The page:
udwig Mies van der Rohe, “Mies” as he was commonly referred to, would have been 128 years old today. He was born as Ludwig Mies in Aachen, Germany in 1886 but moved to the USA in 1937. He was one of the pioneering masters of modern architecture, along with Le Corbusier, Alvar Aalto and Frank Lloyd Wright.
Mies wanted to define a new, twentieth-century architectural style, just like the Classical or Gothic styles did for their own eras. He created a new way of designing, making use of modern materials such as steel and glass. Using these materials made it possible to create structures with minimal frameworks, creating an illusion of freedom and free-flowing spaces. “Skin and bones” architecture, as he referred to it himself. It is only logical that he was the man who came up with famous quotes like “Less is More” and “God is in the Details”.
Amazingly, Mies had no formal architectural training. Born in a trade-family (his father had a stone-carving shop) he only went to cathedral school until his 13th year, after which he started working in his father’s shop. From 1905 to 1907 he was employed by Bruno Paul, a Berlin furniture designer. But in 1908 he started as an apprentice in the design studio of famous German architect Peter Behrens. Here, Mies was exposed to new design theories and progressive German culture and it was here that Mies worked alongside Le Corbusier and Walter Gropius. His talent was quickly recognised and Mies was soon doing independent commissions for the Berlin cultural elite. It was at this time that he added “van der” and “Rohe” (his mother’s name) to his given name, probably to fit in in this new world.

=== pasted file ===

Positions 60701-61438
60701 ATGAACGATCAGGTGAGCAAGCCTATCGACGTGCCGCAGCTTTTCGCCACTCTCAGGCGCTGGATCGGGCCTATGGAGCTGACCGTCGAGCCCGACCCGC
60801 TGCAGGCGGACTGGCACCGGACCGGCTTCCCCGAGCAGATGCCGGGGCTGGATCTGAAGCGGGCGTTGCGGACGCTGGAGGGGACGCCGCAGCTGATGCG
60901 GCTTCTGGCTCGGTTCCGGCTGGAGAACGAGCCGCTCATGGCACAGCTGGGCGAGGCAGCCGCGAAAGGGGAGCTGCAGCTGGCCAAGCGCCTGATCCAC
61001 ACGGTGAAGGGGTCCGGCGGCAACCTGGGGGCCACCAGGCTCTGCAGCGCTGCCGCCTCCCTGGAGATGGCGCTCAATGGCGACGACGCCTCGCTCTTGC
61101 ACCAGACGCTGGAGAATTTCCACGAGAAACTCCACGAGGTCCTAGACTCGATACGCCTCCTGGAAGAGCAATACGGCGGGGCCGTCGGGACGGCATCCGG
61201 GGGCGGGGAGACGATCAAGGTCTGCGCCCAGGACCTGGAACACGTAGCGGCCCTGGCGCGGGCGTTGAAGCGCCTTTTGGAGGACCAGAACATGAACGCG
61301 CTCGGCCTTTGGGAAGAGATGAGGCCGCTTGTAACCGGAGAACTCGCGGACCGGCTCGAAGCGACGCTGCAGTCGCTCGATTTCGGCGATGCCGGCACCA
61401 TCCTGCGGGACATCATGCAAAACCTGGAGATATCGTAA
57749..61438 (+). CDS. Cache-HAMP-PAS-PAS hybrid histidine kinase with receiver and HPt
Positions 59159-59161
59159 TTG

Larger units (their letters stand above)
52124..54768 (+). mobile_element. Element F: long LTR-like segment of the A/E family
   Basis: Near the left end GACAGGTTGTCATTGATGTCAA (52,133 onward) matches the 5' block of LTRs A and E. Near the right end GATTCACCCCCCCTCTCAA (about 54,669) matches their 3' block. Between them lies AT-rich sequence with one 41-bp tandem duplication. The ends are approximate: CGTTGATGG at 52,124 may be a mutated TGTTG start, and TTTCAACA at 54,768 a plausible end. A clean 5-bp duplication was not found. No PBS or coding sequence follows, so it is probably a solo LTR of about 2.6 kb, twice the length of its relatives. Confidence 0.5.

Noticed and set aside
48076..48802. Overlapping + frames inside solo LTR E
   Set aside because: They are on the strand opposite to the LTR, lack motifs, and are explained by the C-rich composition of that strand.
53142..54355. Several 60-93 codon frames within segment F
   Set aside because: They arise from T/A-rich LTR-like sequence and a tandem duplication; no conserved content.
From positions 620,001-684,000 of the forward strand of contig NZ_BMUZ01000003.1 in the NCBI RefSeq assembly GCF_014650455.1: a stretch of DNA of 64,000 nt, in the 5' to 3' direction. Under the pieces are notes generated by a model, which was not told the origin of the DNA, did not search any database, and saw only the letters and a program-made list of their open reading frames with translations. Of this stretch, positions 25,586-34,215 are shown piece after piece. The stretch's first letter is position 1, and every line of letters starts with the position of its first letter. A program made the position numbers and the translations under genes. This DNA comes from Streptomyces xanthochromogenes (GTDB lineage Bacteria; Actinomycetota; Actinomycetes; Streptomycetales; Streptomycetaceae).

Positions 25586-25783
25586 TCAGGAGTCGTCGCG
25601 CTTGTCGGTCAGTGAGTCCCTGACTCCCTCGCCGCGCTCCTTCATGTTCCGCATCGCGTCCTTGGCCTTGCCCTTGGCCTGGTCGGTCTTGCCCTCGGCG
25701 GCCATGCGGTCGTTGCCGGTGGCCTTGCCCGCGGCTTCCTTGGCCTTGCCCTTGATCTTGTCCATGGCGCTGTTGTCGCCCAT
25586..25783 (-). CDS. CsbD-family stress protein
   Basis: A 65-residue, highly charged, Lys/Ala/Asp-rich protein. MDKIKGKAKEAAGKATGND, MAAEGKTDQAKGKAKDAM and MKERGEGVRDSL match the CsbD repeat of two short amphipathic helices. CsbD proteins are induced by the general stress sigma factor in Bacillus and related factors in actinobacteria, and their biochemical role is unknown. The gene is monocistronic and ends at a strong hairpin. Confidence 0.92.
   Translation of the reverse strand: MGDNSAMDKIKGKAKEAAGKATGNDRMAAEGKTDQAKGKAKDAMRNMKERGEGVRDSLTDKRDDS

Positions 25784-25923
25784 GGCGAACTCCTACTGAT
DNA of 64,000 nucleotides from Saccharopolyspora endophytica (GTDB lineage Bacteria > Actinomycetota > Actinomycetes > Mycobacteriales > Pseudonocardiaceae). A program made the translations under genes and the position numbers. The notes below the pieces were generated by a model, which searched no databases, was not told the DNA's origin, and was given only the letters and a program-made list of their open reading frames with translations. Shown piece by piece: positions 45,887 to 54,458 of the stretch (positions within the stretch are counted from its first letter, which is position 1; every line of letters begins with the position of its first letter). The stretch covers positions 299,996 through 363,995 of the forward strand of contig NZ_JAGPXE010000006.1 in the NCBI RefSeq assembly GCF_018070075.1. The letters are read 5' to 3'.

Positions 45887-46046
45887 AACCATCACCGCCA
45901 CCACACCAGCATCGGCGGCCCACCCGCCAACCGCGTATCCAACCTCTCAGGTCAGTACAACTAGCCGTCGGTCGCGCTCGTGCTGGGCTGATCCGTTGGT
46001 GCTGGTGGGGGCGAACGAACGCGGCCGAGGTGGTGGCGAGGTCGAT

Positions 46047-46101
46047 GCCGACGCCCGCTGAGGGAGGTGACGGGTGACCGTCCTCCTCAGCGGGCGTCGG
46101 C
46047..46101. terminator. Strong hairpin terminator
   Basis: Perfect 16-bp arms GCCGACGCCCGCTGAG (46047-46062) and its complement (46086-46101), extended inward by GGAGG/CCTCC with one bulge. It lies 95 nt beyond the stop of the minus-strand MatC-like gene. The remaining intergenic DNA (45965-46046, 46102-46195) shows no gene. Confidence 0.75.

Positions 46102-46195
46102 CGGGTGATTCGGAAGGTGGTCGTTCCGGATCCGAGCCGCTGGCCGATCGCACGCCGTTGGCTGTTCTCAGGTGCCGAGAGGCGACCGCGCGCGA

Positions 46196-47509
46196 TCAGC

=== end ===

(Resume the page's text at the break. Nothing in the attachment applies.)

In 1912 Mies started his own office in Berlin and through his residential architectural projects, combined with furniture design, he gained more and more recognition as a leader of the German modern movement. It was therefore that he was selected to design the German Pavillion for the Barcelona Industrial Exposition in 1929. It was for this Pavillion that Mies created the now iconic Barcelona Chair and Ottoman to offer the Spanish king and queen a place to rest (but in fact they never sat on them). The design was based on ancient Roman folding chairs, used by the Roman aristocracy in the times of Julius Ceasar.
Mies became the director of the avantgarde Bauhaus design movement , from 1930 until it was forcefully shut down in 1933 by Hitler’s Nazi’s as they rejected this modern style as “not German” in character(!). Five years later Mies emigrated to the United States where he accepted a position as the Head of Architecture at the Illinois Institute of Technology (ITT) in Chicago. One of the perks of this new job was that he was commissioned to design the new campus, of which all buildings still exist, including his masterpiece, the S.R. Crown Hall, considered to be the definition of “Miesian” architecture. Well, the rest is history, as the following impression of his work will show.
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